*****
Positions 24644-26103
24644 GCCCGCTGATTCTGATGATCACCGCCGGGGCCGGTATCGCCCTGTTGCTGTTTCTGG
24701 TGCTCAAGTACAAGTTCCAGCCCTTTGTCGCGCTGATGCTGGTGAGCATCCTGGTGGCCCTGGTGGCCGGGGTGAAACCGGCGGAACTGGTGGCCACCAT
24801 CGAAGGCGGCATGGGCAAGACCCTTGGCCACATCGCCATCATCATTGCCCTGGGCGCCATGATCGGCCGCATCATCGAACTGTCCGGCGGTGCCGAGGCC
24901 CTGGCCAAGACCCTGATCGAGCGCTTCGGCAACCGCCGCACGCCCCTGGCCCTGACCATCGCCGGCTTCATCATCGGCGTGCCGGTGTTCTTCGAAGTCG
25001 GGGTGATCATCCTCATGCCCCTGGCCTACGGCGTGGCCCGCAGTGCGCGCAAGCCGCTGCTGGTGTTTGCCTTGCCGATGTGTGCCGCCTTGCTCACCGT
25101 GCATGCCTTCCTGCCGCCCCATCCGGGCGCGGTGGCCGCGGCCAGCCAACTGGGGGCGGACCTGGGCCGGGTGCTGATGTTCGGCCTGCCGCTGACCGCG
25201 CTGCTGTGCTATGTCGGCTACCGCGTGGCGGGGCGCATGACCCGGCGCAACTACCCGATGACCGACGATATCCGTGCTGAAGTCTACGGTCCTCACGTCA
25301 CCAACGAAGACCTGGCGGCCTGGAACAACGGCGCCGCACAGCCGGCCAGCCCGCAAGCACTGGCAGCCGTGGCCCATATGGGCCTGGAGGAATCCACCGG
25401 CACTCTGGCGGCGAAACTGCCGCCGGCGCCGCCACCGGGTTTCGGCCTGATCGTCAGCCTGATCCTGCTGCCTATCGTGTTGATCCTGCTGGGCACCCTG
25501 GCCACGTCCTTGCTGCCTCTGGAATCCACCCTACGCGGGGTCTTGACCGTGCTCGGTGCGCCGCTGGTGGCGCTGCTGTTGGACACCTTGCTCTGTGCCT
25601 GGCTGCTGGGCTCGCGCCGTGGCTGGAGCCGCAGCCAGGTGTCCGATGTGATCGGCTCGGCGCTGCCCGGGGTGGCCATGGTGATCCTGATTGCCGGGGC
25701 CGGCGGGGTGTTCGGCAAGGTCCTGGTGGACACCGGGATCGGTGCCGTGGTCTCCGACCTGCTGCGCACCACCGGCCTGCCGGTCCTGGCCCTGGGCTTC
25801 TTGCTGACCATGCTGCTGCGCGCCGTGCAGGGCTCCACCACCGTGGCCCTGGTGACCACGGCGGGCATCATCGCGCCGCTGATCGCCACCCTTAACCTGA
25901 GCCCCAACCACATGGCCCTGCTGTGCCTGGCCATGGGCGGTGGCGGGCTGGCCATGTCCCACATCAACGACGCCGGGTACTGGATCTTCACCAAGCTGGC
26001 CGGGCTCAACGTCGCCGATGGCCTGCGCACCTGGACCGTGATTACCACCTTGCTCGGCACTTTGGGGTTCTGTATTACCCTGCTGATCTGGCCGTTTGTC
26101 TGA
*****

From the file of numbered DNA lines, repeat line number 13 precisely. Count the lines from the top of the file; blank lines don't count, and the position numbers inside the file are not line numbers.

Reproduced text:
25701 CGGCGGGGTGTTCGGCAAGGTCCTGGTGGACACCGGGATCGGTGCCGTGGTCTCCGACCTGCTGCGCACCACCGGCCTGCCGGTCCTGGCCCTGGGCTTC